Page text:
Increasing demand for natural catastrophe insurance has provided the world’s largest reinsurer, Munich Re, with its biggest market in the Asia Pacific region: China. But how will Munich Re classify disasters, such as earthquakes, in a country where seismic events are a growing subject of debate as to how many are natural and how many are man-made?
This report by South China Morning Post on rising demand in China for natural catastrophe insurance makes us wonder: how will insurance coverage address the earthquakes and secondary disasters China’s scientists and environmentalists are linking to the country’s breakneck dam-building program in earthquake-prone regions? [For more on this, see: Are dams triggering China’s earthquakes?]
Demand in China for insurance products on the rise, but margins on the low side
By Kwong Man-ki for South China Morning Post [original version available here]
Munich Re, the world’s largest reinsurer by premium volume, said rising demand in natural disaster insurance backed by government support and increasing awareness will boost growth in the Chinese market although margins were lower than others in the world.
“China is the largest market in Asia Pacific for Munich Re, and I think that part will continue to grow,” Ludger Arnoldussen, management board member of the German reinsurer, said in an interview with the South China Morning Post in Beijing. China will remain Munich Re’s largest market in the Asia Pacific region.
Premiums from the Chinese market grew by 25 per cent year on year to 1.39 billion euros in 2013, while total premiums for Asia Pacific dropped 6.5 per cent to 4.65 billion euros for the same period.
Despite the growth potential in the Chinese market, Arnoldussen said the profit margins of the Chinese market were lower than others in the world.
“We will see higher margins because of changes in risk-bearing natural catastrophe business,” he said.
The State Council released 10 directives in August to boost the development of the insurance industry. Catastrophe insurance is one of the areas named by the cabinet, while the others also included pension, health and agriculture insurance.
As the penetration rate of insurance was low in China, the effects of major natural catastrophes on the Chinese economy would be significant as there was a big insurance gap, he said.
Munich Re’s exposure on natural catastrophe at the moment was very low, Arnoldussen said, blaming it on the lack of awareness in the country for the product.
“But I would expect we would probably have three to five times the premium that we have written now [in natural catastrophe insurance] over the next three to five years’ time,” he added.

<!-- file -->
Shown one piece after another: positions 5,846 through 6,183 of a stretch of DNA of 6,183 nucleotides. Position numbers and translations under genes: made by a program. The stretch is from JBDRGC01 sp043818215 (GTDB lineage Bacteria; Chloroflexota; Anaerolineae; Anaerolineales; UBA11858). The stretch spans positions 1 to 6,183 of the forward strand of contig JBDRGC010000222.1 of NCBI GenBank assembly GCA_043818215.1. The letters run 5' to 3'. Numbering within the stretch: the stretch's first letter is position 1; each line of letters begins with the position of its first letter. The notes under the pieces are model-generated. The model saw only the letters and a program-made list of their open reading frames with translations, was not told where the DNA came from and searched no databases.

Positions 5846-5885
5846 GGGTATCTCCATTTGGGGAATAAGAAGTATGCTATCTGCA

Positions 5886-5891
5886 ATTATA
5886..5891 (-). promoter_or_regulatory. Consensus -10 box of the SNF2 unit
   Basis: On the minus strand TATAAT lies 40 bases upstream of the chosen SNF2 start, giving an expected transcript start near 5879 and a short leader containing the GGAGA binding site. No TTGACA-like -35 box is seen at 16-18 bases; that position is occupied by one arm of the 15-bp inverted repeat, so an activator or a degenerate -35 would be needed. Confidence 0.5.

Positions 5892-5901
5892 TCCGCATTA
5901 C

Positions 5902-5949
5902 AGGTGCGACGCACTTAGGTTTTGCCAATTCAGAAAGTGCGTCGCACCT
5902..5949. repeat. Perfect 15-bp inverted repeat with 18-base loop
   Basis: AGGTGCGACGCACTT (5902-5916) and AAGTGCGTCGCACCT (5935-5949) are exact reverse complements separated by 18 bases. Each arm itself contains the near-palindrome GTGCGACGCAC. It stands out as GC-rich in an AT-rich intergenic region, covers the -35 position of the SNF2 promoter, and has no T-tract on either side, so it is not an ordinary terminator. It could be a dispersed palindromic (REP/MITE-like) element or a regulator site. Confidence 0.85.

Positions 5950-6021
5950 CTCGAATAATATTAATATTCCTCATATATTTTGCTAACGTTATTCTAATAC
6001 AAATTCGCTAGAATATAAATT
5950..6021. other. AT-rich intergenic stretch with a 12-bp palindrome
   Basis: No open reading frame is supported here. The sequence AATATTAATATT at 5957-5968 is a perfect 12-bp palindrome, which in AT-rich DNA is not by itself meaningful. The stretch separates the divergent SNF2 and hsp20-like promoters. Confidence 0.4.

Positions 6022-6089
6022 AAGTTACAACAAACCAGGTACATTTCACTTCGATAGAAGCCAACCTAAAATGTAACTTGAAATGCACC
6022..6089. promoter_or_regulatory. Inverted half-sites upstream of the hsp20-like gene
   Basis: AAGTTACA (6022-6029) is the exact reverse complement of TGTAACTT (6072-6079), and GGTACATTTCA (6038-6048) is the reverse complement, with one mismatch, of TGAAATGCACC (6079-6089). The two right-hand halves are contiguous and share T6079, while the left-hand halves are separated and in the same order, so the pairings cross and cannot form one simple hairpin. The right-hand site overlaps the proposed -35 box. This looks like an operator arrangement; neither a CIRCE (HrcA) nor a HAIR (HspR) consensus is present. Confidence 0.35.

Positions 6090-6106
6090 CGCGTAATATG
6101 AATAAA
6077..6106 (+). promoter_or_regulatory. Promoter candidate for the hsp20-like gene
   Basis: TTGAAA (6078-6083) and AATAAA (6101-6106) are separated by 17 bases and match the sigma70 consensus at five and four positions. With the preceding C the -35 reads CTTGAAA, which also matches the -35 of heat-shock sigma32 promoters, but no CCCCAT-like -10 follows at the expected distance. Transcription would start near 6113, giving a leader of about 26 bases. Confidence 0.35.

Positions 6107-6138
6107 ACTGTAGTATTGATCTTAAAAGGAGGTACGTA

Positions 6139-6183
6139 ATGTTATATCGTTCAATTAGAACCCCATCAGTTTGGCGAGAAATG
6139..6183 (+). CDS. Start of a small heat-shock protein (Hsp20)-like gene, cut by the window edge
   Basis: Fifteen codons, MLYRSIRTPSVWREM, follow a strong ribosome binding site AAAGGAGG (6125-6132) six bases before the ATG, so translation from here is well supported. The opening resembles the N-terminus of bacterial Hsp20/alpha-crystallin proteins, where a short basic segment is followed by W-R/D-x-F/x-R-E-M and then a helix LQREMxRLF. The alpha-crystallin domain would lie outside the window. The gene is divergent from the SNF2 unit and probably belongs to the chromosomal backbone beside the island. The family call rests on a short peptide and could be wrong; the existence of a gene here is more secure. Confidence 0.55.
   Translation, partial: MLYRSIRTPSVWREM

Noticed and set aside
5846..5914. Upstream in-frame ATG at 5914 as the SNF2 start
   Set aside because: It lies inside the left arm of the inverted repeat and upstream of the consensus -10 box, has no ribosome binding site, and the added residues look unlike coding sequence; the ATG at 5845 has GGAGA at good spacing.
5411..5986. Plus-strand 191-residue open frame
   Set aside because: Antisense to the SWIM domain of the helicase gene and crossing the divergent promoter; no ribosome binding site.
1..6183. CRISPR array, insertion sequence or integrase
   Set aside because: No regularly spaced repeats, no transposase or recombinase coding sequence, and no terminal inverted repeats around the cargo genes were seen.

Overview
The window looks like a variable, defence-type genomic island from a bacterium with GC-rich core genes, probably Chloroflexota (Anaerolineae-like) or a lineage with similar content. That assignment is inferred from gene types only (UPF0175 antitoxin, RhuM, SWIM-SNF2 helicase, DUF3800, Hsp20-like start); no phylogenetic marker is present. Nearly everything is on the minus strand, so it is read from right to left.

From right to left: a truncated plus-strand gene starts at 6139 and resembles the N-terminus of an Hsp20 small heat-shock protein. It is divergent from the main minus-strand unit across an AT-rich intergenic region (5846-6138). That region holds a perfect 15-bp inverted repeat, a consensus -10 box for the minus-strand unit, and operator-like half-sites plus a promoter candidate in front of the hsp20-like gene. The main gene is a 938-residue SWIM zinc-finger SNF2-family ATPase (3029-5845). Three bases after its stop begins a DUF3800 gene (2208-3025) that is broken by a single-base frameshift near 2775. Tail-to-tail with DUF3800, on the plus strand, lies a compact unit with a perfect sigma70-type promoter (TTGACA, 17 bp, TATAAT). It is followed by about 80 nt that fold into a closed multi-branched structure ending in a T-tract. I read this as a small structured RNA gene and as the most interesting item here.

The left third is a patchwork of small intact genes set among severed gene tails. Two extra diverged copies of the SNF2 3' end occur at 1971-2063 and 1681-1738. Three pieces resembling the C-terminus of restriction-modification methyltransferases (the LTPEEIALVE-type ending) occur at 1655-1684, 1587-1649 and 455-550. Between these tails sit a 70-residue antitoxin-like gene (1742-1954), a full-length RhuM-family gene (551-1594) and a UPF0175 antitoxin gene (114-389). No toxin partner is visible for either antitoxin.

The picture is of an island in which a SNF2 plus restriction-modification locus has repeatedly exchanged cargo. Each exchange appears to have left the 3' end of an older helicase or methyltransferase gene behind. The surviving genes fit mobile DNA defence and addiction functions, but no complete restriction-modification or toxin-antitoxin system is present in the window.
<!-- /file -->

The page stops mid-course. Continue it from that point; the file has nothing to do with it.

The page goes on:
Munich has participated in the catastrophe pilot programme, which was launched in the southern city of Shenzhen and southwestern Yunnan province, while the German insurer is also developing new products which will need Beijing’s regulatory approval.
“[The pilot scheme] maybe provide only basic coverage, but there would be room for private individuals to top up this basic cover,” Arnoldussen said.
The German reinsurer is also investing in a modelling system, gathering information including geographic data, along with the frequency of various disasters such as floods and earthquakes.
“Compared with Germany, China is a bigger trunk to work on. But such a modelling system will help calculate the right prices for properties,” he said, and that would allow the company to price products at more attractive prices.
“Many heavily built-up areas and areas of big industrial investments are highly exposed to flood typhoon and earthquake. There is a lot of value that would make it worthwhile to invest in it [the modelling system],” Arnoldussen said.
China’s premiums were expected to more than double until 2020, making it the third-largest insurance market in the world, he said. Reinsurance premiums would grow at a slower pace. The implementation of C-ROSS – China risk-oriented solvency system – would change the demand pattern for reinsurance, while a consolidation would be expected, he said.
The China Insurance Regulatory Commission began work on the C-ROSS project in 2012 to reform the mainland’s solvency system. The second-generation solvency system, expected to be launched this year, seeks to ensure that insurers maintain capital levels that match specific risks and improve capital efficiency.
A large part of Munich Re’s business China was to substitute capital by reinsurance to support Chinese companies in their strong growth. However, the capital needs would change after the implementation of C-ROSS and that posed uncertainties to the company, Arnoldussen said.
“There will be some uncertainties as the parameters for some of our clients will change under the new C-ROSS regulations, with some business lines needing more capital and some needing less,” he said.
“But we still see strong growth in reinsurance as our Chinese clients have maintained strong growth that will boost reinsurance demand,” Arnoldussen said, adding that major clients achieved 15 to 20 per cent, even 30 per cent business growth in 2013.
The insurance industry earned every dollar that it makes from global warming — its sharp-eyed marketers spotted the potential before anyone else.
Let’s play Chicken Little
“If we’re to conjure up a new species of insurance based on blue-sky speculation of catastrophe – let’s call it Chicken Little insurance – surely we can do better than to grasp at climate change.”